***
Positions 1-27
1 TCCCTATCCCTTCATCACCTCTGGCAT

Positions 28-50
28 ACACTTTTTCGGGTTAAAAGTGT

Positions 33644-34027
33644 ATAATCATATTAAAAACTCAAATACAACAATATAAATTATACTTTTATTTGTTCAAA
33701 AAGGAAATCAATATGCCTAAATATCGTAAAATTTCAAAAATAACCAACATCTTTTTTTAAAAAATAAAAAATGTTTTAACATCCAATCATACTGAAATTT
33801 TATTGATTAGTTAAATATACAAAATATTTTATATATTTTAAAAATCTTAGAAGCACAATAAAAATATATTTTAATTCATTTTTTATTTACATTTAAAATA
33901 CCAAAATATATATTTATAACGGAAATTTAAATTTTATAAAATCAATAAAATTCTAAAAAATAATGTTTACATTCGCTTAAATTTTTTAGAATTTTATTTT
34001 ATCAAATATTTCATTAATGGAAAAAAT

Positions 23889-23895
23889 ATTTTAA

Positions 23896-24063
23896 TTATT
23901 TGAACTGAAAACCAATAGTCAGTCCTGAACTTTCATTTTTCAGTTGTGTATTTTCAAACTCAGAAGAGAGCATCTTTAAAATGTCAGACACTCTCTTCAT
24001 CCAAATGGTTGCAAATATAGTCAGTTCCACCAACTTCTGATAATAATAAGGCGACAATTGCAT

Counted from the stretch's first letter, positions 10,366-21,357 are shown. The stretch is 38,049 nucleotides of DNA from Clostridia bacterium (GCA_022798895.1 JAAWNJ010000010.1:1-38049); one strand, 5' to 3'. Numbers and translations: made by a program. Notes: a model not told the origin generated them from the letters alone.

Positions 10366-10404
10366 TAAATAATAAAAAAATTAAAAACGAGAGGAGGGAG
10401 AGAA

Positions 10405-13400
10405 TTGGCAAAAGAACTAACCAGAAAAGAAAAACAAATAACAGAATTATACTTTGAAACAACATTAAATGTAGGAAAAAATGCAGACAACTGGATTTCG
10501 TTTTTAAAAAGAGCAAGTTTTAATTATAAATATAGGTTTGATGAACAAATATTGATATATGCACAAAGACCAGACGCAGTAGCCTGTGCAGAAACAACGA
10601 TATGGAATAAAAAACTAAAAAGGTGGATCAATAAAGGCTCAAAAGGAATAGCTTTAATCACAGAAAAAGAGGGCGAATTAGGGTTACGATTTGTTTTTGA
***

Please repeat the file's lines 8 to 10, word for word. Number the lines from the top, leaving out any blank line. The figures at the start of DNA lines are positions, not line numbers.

33801 TATTGATTAGTTAAATATACAAAATATTTTATATATTTTAAAAATCTTAGAAGCACAATAAAAATATATTTTAATTCATTTTTTATTTACATTTAAAATA
33901 CCAAAATATATATTTATAACGGAAATTTAAATTTTATAAAATCAATAAAATTCTAAAAAATAATGTTTACATTCGCTTAAATTTTTTAGAATTTTATTTT
34001 ATCAAATATTTCATTAATGGAAAAAAT